Search Results: labor

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  • AUSTRALIA

    Seven warnings for Queensland as it considers a human rights act

    • Frank Brennan
    • 30 October 2016
    2 Comments

    'First warning: if you're going to be serious about a Human Rights Act, make sure that your government departments are sufficiently resourced and encouraged to produce meaningful statements of compatibility. Second warning, especially in a unicameral legislature: make sure that your parliamentary committee on human rights has sufficient muscle and status to arrest the progress of any bill until it has been thoroughly scrutinised for human rights compliance.' Frank Brennan's remarks at the Fringe Conference of the 2016 Queensland ALP Convention.

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  • AUSTRALIA

    Greens could learn a thing or two from larrikin Nationals

    • John Warhurst
    • 30 October 2016
    13 Comments

    The Nationals are the under-rated story within the Turnbull government. From the moment the party negotiated its binding agreement with Malcolm Turnbull, it has stood strong and determined. After about 30 years the Greens are still finding their way and learning their trade. They remain the outsiders looking in, whereas the Nationals are the ultimate insiders. Perhaps the Greens try too hard to be responsible, and would benefit from a dose of some of the larrikinism which the Nationals offer.

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  • AUSTRALIA

    Reimagining manhood after ABC's Man Up

    • Adolfo Aranjuez
    • 27 October 2016
    10 Comments

    After sending me to live in Australia, my father tasked my then brother-in-law (a true-blue 'bloke') with teaching me to 'be a man'. He failed, but here was evidence of hegemonic masculinity's perpetuation. My father and I were born into a masculine culture that, unlike Australia's stoicism, is characterised by braggadocious chest-puffing. Yet underpinning both Australia's and the Philippines' conceptions of masculinity is the masking of vulnerability: emotions hide behind silence and bravado.

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  • AUSTRALIA

    Human rights acts after Brexit

    • Frank Brennan
    • 27 October 2016
    7 Comments

    Even prior to Brexit, the Conservatives were wanting to replace the UK Human Rights Act with weaker legislation. They have been worried about what they perceive to be a loss of sovereignty. But even the British Conservatives remain committed to some form of human rights act. I commend the Queensland parliament for undertaking its present inquiry, and sound a cautious note of optimism about the modest gains which might be made by the enactment of a human rights act in Australia.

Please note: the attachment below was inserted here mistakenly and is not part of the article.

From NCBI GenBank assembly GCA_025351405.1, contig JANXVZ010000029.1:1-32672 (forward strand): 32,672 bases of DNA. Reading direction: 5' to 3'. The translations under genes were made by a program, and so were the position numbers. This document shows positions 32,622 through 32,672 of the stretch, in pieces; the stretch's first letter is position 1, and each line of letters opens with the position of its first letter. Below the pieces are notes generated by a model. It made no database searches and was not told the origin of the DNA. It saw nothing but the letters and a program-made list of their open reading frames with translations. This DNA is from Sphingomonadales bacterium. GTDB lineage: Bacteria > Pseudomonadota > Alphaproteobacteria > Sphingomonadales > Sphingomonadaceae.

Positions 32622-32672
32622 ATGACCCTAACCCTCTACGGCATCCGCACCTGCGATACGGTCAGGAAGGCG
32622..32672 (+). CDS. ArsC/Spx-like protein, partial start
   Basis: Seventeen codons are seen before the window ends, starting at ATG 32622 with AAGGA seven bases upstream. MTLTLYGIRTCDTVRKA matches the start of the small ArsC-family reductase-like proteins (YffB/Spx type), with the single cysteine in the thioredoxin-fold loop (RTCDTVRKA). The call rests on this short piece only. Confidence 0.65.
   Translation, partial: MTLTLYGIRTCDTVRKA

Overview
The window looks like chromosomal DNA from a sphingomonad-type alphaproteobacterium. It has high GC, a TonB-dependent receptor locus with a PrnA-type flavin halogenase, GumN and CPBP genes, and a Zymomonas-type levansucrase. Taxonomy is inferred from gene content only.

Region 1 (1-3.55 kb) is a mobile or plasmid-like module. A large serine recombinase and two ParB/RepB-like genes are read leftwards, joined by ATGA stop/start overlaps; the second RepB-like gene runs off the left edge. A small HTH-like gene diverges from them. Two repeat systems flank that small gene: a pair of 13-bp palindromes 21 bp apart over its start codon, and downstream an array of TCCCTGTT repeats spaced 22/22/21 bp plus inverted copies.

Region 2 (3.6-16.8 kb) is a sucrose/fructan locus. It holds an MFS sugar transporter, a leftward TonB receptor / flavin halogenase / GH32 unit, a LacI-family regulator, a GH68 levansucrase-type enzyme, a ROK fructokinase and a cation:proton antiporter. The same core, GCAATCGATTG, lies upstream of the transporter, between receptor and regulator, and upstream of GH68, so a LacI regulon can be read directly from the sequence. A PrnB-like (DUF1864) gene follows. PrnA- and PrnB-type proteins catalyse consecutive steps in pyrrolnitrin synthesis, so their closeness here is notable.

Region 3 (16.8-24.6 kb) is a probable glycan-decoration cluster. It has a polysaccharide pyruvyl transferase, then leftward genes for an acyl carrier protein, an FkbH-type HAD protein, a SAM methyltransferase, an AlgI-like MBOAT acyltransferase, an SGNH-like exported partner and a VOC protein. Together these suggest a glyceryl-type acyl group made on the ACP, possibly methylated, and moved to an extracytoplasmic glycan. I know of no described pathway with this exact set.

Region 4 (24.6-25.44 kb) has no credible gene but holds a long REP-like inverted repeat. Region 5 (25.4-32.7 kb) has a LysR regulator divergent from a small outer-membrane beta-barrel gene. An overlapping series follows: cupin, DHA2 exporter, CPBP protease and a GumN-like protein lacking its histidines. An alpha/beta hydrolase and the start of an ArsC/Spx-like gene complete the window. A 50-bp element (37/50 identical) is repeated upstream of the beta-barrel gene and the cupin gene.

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  • AUSTRALIA

    How the working class became white

    • Evan Smith
    • 26 October 2016
    19 Comments

    While the White Australia Policy attempted to prevent non-white workers from living and working in Australia, people from across the globe continued to do both, although often at the margins of white Australian society. The Australian Labor Party and the trade unions were complicit in maintaining this racial divide. In Australia today, a new wave of migrants is working in convenience stores, driving taxis or cleaning buildings. They are part of the Australian working class, but are often not considered such.

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  • ENVIRONMENT

    Spin counts more than facts in SA wind farm dispute

    • Greg Foyster
    • 20 October 2016
    10 Comments

    On 28 September an extreme storm lashed South Australia and the entire state lost power. How could this have happened? It's a question that has occupied the country for the last three weeks as politicians and commentators have peddled their unqualified opinions in an escalating culture war about the role of renewable energy. No one really knew what had happened until Wednesday this week, when the AEMO released its updated report. Even now, there are more questions than answers.